Einstein Photoelectric Emission Effect Law

Description of the Light: According to the Albert Einstein The light is consist of small packets or bundles of energy. These packets are called photon. The energy of each photon is $h \nu$. Theory of Photoelectric Effect: When the photon of ultraviolet ray is incident on the metal then this energy is used in two parts: 1.) To emit the electron from a metal surface i.e. Work Function. The electron emitted from a metal surface is called the photoelectron. 2.) Remaining energy increases the kinetic energy of the emitted photoelectron. This is the maximum kinetic energy of the photoelectron. Let us consider The energy of incident Ultraviolet Photon $E=h\nu$ The work function $W= h \nu_{\circ}$ The maximum kinetic energy of photo electron $K_{max}= \frac{1}{2}mv^{2}_{max}$ According to Einstein's photoelectric effect theory $E=W+K_{max}$ $h \nu = h \nu_{\circ} + \frac{1}{2}m v^{2}_{max}$ $h \nu - h \nu_{\circ} = \frac{1}{2}m v^{2}_{

Laws of photoelectric emission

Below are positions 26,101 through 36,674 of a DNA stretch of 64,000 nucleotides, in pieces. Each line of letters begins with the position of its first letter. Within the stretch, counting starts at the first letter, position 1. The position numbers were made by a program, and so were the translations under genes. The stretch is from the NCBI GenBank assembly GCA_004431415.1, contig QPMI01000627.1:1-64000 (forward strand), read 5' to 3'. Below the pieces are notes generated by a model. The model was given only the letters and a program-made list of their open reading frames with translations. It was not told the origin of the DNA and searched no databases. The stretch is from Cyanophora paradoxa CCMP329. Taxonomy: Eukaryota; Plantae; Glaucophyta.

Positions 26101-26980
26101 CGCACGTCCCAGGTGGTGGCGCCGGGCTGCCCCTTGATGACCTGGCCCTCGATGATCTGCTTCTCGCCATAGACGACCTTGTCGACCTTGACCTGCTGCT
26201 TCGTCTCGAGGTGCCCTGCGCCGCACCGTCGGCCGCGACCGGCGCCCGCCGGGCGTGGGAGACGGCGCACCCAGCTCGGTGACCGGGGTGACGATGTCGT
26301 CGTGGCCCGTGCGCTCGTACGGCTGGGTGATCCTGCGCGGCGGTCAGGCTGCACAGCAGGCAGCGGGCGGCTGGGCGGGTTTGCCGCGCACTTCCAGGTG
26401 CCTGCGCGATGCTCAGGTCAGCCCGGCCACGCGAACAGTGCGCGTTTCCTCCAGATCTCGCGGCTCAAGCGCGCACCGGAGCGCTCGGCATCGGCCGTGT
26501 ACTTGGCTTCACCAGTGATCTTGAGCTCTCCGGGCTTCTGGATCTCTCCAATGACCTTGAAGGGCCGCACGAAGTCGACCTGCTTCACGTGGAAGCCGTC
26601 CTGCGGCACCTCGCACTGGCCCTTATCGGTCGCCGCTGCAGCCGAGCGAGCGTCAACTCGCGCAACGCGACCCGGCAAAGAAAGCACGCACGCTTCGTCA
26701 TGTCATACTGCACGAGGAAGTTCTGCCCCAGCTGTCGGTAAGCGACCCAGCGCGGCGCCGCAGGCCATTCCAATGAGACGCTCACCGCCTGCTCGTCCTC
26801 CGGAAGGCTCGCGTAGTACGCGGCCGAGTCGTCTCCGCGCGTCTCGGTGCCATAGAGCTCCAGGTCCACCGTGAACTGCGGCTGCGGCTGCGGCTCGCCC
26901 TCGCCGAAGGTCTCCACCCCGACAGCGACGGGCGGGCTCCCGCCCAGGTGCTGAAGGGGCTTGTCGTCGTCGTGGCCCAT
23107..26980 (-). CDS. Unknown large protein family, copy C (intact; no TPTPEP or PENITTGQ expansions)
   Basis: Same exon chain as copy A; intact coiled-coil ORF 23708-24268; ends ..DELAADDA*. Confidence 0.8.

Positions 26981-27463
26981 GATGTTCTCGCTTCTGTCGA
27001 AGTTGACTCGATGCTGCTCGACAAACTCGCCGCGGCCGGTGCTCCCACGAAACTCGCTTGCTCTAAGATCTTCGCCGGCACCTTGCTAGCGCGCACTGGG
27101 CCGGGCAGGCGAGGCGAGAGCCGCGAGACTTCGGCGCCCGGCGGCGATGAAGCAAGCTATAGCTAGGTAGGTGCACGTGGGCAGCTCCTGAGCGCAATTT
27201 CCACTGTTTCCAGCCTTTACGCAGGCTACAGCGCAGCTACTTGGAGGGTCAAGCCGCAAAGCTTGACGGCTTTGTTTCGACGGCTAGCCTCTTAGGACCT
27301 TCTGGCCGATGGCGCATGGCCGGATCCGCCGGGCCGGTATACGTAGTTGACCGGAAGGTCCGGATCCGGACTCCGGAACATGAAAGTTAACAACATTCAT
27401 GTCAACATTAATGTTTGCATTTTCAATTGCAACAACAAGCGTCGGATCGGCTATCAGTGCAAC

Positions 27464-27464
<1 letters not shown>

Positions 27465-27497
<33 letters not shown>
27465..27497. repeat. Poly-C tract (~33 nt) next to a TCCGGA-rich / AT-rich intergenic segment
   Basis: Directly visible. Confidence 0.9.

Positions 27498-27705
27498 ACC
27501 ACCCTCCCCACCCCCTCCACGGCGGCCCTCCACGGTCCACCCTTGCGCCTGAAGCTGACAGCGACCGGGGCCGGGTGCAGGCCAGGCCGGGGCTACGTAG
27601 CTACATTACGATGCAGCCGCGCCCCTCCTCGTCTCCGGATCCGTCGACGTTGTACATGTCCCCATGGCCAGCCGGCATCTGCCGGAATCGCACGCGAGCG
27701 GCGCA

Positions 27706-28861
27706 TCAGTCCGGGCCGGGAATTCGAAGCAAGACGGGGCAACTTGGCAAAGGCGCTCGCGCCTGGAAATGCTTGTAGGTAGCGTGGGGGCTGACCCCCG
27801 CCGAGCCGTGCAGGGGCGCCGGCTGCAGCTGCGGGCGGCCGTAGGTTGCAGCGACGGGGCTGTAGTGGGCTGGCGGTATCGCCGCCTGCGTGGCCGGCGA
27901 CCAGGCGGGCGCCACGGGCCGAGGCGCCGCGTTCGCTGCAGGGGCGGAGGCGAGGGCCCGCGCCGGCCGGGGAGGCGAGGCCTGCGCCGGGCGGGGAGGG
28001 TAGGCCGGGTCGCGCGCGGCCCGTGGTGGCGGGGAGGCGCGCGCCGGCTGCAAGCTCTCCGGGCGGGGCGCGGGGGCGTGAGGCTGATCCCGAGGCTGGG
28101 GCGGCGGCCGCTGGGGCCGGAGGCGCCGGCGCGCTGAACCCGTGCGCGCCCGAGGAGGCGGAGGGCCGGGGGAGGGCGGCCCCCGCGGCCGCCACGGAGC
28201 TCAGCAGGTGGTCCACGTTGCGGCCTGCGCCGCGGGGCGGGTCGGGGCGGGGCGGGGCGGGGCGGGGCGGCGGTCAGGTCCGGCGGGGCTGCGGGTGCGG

There are the following laws of photoelectric emission: 1.) The rate of emission of photoelectrons from the metal surface is directly proportional to the intensity of the incident light on the metal surface. 2.) The maximum kinetic energy of photoelectrons does not depend on the intensity of incident light. 3.) If the frequency of incident light is less than the threshold frequency then no photoelectrons will come out of the surface. 4.) If the frequency of incident light is equal to the threshold frequency then electrons will come out of the surface but the kinetic energy of emitted photoelectrons will be zero. 5.) As the frequency of incident light increases greater than the threshold frequency, the maximum kinetic energy $K_{max}$ of photoelectrons emitted from the metal surface also increases. 6.) The value of threshold frequency depends upon the nature of the metal surface and its value is different for different metals. 7.) There is no time lag in the emis